Tithonus Redux by Richard Tornello


Tell us what you thought about the November issue.

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Post November 29, 2009, 01:12:06 AM

Tithonus Redux by Richard Tornello

Richard,

There is a great deal about your story that I liked quite a lot.

First off, I really think you handle first person narrative well. I've thought this after reading your other stories and this story didn't disappoint either. The narrator is a very believable rounded character. The dialogue sounds natural as well.

Secondly, you did a very good job in this story of keeping me as a reader interested in the story. Using Chip to ask questions that hinted at something not being quite right with the situation was one of the ways you did this. Chip commenting on the woods or saying Artie hadn't lived in Maryland since he was young are examples. The story was also a very original take on the genie in the bottle story, for me at least. Introducing ideas like having Artie's descendents inherit the benefit from his wishes was also original and interesting. I also liked the way the wish is fulfilled. Artie is able to travel, but it seems the ability to travel somehow results in an altered reality. This idea opens up all kinds of possibilities in the story.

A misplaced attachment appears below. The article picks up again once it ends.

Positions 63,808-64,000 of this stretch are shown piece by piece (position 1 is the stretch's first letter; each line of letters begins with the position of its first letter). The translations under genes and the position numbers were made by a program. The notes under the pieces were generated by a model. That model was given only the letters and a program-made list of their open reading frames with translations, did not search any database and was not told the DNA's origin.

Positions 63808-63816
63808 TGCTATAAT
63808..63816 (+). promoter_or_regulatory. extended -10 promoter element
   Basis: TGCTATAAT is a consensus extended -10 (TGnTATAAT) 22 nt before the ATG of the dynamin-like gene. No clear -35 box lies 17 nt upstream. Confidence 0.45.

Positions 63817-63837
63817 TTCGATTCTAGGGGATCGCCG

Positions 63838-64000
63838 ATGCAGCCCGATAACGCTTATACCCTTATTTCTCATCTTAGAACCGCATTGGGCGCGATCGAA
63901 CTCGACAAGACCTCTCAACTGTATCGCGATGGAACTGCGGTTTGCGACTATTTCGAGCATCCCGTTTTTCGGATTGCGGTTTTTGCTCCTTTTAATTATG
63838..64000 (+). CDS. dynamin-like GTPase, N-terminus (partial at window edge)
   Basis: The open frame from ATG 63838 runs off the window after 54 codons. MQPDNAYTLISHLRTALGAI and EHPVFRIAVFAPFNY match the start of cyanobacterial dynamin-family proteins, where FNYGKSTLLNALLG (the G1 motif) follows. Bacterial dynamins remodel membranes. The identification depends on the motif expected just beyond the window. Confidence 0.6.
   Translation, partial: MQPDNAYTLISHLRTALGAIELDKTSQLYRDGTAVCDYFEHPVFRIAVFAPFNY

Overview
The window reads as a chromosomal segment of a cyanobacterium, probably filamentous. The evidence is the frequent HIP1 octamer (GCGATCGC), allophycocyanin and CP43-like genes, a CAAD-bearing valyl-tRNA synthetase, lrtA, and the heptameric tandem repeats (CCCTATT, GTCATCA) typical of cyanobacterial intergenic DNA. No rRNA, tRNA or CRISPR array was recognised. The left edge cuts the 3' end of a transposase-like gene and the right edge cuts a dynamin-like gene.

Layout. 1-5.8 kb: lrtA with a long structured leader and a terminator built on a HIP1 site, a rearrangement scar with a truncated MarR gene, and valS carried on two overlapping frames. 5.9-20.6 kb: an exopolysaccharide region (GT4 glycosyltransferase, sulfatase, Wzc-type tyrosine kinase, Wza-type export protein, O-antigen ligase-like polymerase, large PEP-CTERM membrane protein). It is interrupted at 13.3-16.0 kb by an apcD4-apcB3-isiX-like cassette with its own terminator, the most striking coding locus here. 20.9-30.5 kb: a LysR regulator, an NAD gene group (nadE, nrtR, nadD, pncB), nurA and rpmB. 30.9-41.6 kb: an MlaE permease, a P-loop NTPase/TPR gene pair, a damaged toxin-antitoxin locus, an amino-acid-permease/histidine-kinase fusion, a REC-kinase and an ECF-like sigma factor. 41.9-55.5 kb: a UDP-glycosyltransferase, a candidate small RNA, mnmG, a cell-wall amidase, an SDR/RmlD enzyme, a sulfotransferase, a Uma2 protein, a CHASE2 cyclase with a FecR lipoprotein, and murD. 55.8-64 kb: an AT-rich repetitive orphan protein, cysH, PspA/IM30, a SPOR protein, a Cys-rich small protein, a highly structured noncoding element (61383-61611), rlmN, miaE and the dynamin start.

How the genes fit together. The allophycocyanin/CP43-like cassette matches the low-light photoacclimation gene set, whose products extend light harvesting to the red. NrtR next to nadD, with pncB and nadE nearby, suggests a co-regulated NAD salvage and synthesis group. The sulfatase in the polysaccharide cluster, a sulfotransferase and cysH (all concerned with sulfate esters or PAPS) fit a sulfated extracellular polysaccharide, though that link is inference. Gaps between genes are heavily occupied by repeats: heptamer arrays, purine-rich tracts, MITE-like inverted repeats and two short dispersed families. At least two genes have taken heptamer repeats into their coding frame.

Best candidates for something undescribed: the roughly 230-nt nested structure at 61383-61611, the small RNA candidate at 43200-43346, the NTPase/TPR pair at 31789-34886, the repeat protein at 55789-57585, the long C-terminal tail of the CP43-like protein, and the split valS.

My biggest hang up with the story is that you left a lot hanging in the air at the end. I wanted more. You may be subscribing to the idea that it's always good to leave the reader wanting more, but I think the story needs more resolution. What is the real motivation of the cat? It was in the road, seemingly waiting for someone to come along and do what Artie did, or was it waiting specifically for Artie. It kind of leaves me wondering whether Artie’s good fortune really has anything to do with his good deed or not. Does the cat really have evil intentions or good intentions? We don't know until we see the real long-term effects of the wishes, which we don't in this story. And what about the effect on Artie's children? Do they get into a load of trouble because of their new abilities? Artie wonders about this in the story, and so, I did too as a reader, but the story ends before any of it is addressed.